Review Office determined on February 22, 2019 the worker was not entitled to benefits. Review Office accepted and relied on the opinion of the WCB medical advisor and neuroradiologist that the changes seen on the May 30, 2017 CT scan were


Applicable Legislation and Policy

The Appeal Commission and its panels are bound by The Workers Compensation Act (the "Act"), regulations and policies of the WCB's Board of Directors. The Panel considered the following sections of the Act:

Section 4(1) of the Act provides that where a worker suffers personal injury by accident arising out of and in the course of employment, compensation shall be paid to the worker. Under s 4(2), a worker who is injured in an accident is entitled to wage loss benefits for the loss of earning capacity resulting from the accident, but no wage loss benefits are payable where the injury does not result in a loss of earning capacity during any period after the day on which the accident happens.

Section 27(1) of the Act provides that the board may provide a worker with such medical aid as the board considers necessary to cure and provide relief from an injury resulting from an accident.

WCB Policy, Pre-existing Conditions (the “Pre-X Policy”) outlines that the WCB will not provide benefits for disablement resulting solely from the effect of a worker’s pre-existing condition as such a condition does not fall within the definition of personal injury by accident arising out of and in the course of employment.

Worker’s Position

The worker participated in the hearing along with his spouse for support as well as his previous advocate/sister. He was represented by a worker advisor who submitted a written submission prior to the hearing. The worker answered questions posed to him by the worker advisor as well as by the panel.

At the beginning of their presentation, the worker advisor stated:

It is our position that the assault the worker endured on May 26, 2017 caused more serious damage to the worker’s jaw than was assessed at the commencement of the file.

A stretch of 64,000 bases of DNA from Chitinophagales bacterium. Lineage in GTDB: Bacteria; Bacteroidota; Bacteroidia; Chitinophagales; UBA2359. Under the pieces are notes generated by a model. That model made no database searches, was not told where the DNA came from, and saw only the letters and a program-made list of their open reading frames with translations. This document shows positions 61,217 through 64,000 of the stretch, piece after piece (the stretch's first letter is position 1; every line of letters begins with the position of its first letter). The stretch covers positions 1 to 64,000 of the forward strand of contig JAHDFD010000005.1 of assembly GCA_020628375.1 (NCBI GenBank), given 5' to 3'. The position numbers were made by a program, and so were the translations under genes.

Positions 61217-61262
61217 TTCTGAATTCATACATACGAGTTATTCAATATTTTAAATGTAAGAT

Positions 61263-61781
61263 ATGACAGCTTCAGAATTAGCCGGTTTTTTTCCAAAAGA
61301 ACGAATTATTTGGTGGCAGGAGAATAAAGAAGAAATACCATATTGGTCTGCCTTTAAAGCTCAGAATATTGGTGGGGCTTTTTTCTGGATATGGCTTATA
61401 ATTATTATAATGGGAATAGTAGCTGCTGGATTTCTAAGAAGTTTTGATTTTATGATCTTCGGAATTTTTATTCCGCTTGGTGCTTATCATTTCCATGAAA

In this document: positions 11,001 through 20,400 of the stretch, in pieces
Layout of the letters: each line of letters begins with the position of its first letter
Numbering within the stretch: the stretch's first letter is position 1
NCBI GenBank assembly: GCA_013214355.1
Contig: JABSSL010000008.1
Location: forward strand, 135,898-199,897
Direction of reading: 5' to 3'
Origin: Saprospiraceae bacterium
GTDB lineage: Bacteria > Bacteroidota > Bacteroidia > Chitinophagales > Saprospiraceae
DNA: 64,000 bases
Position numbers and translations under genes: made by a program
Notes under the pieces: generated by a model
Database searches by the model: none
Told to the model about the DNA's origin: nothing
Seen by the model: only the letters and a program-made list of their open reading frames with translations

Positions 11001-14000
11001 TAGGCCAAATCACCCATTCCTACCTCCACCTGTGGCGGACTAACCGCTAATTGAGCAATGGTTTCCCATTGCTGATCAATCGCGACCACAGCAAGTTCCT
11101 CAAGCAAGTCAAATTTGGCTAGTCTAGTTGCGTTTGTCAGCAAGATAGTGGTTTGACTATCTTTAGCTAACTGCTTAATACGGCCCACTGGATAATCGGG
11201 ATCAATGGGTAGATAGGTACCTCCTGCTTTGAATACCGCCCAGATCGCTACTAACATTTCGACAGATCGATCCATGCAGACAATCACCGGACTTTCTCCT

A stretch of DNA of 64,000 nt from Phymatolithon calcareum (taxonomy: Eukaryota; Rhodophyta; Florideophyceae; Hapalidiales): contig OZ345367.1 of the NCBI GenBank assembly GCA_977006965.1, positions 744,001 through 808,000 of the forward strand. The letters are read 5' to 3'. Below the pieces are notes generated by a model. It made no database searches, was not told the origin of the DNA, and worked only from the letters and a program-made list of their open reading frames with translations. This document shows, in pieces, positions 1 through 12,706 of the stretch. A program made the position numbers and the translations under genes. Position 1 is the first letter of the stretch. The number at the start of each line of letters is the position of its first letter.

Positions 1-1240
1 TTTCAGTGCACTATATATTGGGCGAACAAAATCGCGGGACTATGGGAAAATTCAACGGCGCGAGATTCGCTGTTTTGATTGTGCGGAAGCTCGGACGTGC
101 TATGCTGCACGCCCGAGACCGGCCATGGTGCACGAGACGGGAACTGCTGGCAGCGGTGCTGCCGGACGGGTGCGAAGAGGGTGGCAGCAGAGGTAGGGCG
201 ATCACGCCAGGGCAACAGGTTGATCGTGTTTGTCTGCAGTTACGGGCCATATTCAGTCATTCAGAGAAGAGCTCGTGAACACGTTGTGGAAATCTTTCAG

In response to questions from the worker advisor, the worker explained the history of his pre-existing condition that resulted in the worker having a steel plate surgically implanted in his lower left jaw in 2015. The worker explained that, as a result of the 2015 surgery, he lost some of the feeling in his lower left jaw where the steel plate had been implanted. The worker confirmed that, other than the loss of feeling in his lower left jaw area, he had experienced no other problems in his jaw after the 2015 surgery until the May 26, 2017 injury.

The worker also described the events that occurred on May 26, 2017. He confirmed that he was struck several times in his head including his left jaw. He confirmed that he initially had no pain or bruising after the incident until May 30, 2017 when he woke up and his lower left jaw was swollen and painful, which resulted in him obtaining medical treatment on that date.

The worker outlined the subsequent medical problems he experienced after the workplace injury, which included recurrent episodes of infections in his left jaw that was treated with several courses of medication. The worker described his ongoing medical treatment he received after the May 26, 2017 workplace injury. In particular, he described the medical attention he received just after the workplace injury on May 30, 2017 and June 14, 2017 as well as his surgery and subsequent recovery from that surgery.

In sum, the worker’s position, as submitted by his worker advisor, was that the May 26, 2017 workplace injury resulted in his subsequent medical issues he developed with his jaw including the resulting surgery and that he was entitled to benefits that were required to treat those injuries.

Employer’s Position

The employer was represented by their Administrator who advised the panel at the outset of the hearing that her participation was to answer any questions that the panel might have of the employer. The employer’s representative took no position regarding the claim.


The worker has an accepted claim for a workplace injury that took place on May 26, 2017. The question before the panel is whether the worker is entitled to benefits after May 26, 2017 as a result of that injury. The panel determined the worker is entitled to benefits after May 26, 2017.

The panel is satisfied that the medical issues that arose within a very short time after the assault were causally connected to the injuries the worker incurred on May 26, 2017.